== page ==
Bit of a bummer….
I’ve discovered an unexpected downside to doing a garden design course. Which is that my critical eye has got more critical…. Now when I look at my own garden I’m seeing what’s wrong with it, rather than what’s right. And I’ve got a worrying feeling that the only answer is a bed by bed overhaul. I think I might have rather a lot of work ahead of me.
The good news is that the basic structure looks as good as ever. How lucky was I that before I properly appreciated what a really good garden designer could achieve I had a really good garden designer as a friend. Thanks to my mate Judes there is absolutely nothing wrong and absolutely everything right with the way the garden is laid out so the backbone is there. And luckily, thanks to her, I realised pretty quickly how important it is to provide a framework of trees and shrubs. So the structure is all there too.
It’s the bits in between that I’m thinking could do with a bit of reworking. And I’m starting with the front garden. To be fair my front garden has been work in progress for the past – shameful to admit it – over two years. Which is when we moved our front door from the side of the house to the middle.
We’ve lived in this house for coming up for fourteen years, and the thing that never worked terribly well for most of that time was the front entrance.
It was tacked onto a corner, from the days before we moved in when the house was smaller, with the porch leading through a front door into a narrow corridor. So that people came in and were surprised that there was more house than they expected.
And it’s going to sound really sad, but I spent years trying to come up with a solution. Move walls here, put doors there, make this room smaller, that room bigger. Nothing seemed to work and I ended up thinking that we would just have to live with it the way it was. Until Christmas three years ago when I had one of my Eureka moments (they come if you wait for them) and realised that the thing to do was to lose the dining room, because it was never a very nice dining room, and we were always happier in the kitchen; turn what was the dining room into an entrance hall; turn the existing entrance ‘corridor’ into a downstairs loo; turn the existing downstairs loo (never great because of a difficult sloping ceiling) into a rather wonderful cupboard/walk in larder. And hey presto. A reworked house that worked the way it should have always worked, but just never did. Hurrah!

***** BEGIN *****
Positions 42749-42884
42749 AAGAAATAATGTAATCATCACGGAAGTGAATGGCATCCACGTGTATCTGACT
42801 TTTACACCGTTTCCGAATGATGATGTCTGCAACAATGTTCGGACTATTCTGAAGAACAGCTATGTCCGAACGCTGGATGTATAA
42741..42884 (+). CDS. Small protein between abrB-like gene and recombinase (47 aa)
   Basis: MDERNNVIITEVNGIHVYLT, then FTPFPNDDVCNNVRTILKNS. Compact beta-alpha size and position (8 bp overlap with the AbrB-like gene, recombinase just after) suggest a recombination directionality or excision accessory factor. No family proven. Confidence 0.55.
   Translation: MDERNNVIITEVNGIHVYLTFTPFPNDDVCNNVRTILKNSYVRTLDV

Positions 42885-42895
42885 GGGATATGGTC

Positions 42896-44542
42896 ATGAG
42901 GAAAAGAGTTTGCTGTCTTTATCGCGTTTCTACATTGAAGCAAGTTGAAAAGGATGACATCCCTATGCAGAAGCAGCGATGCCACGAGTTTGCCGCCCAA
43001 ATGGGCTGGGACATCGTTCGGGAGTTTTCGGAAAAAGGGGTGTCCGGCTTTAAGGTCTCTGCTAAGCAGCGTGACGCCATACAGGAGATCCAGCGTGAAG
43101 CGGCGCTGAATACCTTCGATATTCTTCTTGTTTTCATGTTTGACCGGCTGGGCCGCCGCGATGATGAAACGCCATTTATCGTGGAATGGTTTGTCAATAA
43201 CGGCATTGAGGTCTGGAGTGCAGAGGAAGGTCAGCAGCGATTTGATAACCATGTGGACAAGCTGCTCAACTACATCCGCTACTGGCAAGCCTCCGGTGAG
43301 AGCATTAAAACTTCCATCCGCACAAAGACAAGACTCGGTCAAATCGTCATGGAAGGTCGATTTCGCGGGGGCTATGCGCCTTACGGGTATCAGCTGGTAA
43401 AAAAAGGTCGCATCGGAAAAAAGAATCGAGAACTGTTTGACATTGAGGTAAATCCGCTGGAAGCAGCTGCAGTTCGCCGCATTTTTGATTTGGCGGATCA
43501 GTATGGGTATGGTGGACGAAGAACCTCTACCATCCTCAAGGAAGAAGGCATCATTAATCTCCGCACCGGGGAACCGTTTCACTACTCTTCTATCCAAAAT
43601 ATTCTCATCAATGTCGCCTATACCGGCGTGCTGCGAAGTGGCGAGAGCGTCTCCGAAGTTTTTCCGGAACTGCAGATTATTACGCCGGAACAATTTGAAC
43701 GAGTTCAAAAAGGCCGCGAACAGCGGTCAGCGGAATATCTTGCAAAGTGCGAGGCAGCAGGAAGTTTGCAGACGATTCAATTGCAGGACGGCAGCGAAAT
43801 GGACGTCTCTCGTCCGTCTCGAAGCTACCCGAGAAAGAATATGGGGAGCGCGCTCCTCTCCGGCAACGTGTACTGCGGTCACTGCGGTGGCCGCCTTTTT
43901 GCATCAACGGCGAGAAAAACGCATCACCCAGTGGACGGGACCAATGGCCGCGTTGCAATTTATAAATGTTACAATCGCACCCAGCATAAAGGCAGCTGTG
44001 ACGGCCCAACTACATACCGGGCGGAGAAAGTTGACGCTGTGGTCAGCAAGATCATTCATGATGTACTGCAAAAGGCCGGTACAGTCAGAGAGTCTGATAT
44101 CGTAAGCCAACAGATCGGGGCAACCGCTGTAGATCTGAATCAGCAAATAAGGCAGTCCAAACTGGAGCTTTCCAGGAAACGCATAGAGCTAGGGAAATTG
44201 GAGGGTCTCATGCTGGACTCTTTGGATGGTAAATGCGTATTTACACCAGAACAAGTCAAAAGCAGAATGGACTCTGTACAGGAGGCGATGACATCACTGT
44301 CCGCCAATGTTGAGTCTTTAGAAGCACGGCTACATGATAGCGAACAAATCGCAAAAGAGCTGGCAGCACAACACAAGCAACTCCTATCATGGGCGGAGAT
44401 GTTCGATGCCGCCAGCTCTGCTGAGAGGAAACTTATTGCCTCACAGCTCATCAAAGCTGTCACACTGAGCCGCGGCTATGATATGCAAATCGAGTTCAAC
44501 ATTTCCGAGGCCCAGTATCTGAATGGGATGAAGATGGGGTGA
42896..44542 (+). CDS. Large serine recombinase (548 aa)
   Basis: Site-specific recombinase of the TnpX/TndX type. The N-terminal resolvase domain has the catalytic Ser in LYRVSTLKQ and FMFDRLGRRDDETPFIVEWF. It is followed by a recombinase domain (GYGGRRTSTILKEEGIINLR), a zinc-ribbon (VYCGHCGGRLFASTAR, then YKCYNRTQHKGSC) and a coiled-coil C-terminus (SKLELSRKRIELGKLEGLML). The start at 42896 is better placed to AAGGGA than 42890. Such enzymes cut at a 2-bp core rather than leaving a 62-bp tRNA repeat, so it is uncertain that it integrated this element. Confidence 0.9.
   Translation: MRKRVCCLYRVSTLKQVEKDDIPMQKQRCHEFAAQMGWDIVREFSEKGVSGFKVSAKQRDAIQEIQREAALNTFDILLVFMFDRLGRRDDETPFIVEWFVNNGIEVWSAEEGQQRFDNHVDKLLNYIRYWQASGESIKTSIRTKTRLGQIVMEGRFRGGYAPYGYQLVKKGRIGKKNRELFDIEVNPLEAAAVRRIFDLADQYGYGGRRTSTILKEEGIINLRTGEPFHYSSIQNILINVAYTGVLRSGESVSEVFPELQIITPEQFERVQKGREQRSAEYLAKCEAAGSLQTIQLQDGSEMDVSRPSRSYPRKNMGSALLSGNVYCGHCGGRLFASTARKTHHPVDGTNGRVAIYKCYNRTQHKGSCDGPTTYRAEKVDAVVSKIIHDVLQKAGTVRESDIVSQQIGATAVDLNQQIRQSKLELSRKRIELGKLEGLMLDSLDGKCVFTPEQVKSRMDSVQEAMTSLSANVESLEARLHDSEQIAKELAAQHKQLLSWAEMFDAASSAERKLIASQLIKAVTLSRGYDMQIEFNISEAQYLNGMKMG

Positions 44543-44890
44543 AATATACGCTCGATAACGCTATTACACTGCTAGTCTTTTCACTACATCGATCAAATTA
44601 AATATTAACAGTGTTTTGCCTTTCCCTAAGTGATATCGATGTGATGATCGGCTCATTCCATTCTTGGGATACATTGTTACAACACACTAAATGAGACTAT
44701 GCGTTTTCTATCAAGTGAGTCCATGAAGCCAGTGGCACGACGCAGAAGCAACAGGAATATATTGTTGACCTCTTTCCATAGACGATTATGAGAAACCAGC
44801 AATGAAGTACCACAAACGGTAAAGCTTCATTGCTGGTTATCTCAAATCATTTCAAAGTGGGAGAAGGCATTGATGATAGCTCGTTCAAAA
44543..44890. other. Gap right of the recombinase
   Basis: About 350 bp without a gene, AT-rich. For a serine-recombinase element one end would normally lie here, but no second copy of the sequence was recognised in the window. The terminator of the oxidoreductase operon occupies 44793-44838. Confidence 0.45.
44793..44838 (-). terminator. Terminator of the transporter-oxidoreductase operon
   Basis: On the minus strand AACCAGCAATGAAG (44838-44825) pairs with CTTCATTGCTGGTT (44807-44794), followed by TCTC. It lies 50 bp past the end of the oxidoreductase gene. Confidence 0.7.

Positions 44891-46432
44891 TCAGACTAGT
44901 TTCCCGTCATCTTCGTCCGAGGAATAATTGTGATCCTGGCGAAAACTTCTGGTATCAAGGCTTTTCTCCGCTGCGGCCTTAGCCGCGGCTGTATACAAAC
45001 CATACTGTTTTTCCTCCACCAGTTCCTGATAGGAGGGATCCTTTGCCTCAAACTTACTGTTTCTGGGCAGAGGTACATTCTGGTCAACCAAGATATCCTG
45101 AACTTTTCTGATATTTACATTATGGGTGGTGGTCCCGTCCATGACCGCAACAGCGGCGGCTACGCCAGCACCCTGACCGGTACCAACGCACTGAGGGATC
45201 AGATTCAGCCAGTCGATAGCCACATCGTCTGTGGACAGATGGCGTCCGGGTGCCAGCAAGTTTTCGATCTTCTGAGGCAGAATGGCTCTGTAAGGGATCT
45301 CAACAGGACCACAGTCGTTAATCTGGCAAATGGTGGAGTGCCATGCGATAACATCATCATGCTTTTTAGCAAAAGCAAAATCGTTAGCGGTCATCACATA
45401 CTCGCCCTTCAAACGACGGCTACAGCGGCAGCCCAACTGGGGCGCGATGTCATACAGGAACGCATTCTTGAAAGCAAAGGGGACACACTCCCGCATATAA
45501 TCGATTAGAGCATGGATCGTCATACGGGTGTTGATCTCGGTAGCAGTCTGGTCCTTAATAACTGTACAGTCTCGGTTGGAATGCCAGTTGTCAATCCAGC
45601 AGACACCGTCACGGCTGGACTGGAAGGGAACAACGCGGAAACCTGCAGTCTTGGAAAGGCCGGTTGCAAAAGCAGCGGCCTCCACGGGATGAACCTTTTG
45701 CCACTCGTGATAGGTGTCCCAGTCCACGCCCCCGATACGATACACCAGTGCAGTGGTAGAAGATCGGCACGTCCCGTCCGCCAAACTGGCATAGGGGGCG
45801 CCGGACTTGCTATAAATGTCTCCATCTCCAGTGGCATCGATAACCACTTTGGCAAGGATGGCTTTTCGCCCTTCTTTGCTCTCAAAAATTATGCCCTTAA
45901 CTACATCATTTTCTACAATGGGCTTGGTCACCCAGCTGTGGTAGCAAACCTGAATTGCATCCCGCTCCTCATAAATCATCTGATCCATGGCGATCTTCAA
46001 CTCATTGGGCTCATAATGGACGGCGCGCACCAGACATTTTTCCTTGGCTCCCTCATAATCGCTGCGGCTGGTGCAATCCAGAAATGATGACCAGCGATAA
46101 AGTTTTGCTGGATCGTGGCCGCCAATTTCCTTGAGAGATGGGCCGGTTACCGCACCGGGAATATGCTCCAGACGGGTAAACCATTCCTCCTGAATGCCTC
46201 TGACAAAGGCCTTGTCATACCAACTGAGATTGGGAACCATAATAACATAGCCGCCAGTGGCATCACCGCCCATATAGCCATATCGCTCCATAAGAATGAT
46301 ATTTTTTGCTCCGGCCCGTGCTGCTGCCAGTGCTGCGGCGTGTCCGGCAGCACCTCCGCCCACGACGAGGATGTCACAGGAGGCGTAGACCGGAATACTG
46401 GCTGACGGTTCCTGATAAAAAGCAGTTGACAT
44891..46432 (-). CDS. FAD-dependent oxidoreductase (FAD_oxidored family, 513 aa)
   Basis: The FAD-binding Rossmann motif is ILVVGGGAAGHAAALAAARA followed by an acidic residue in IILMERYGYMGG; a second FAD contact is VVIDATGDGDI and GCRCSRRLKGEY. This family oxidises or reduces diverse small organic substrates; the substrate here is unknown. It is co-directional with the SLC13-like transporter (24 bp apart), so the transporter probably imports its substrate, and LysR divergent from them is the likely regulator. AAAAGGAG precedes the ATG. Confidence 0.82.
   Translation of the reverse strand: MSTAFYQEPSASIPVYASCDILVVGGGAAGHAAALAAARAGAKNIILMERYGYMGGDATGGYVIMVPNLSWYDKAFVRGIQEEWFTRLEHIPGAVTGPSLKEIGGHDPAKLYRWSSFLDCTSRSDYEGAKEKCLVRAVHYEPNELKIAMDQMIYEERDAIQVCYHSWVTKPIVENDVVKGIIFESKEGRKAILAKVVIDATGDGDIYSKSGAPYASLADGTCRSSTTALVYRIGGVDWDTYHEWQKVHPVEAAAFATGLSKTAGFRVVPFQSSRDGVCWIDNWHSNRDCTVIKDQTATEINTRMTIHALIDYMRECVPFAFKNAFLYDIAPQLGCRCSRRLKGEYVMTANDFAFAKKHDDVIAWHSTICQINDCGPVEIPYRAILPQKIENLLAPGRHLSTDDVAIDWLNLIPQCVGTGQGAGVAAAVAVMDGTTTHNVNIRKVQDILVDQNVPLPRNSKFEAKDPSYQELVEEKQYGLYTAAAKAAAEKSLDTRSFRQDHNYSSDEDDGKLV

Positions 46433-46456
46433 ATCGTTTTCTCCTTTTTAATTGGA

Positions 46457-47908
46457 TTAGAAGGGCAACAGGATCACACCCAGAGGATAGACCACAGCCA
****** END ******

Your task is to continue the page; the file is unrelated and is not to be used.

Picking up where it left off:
Except that when you move a front door from the side of the house to the front, the front garden needs reworking too. And it coincided with me being tied up with family stuff, and then I started the garden design course…. And time got taken over. And it slipped away the way it does.
So suddenly it’s two and a half years later, and the front garden still looks like it did when the builders left but a bit tidier.
Except for now I’m a garden designer. So that’s not great…..
But finally, a couple of weeks ago, I get round to looking at it. And it’s my first chance to put some of the stuff I’ve learned into practice.
So I did. And although you might not be able to see it yet, I think its going to work. I actually did some sketching to help me work it out. And I planned it properly. When I walk through it now I’m really pleased with it. More than pleased with it. I’m really excited about it. Because when it’s all grown up I think it’s got the potential to be a front garden I can be proud of.
And these days that matters.
2 thoughts on “The downside….”
Splendid work Jane – I too have finally revamped my front garden – box balls too! – and it feels very satisfying – its a shop window after all! I love the way the box balls ‘glow’ with an inner light (Dan Pearson’s description) in spring – wonderful. Kind regards and happy gardening Ursula
Hi Ursula, it’s so nice to get your comment. And you’re so right about box balls. What would we do without them! Jane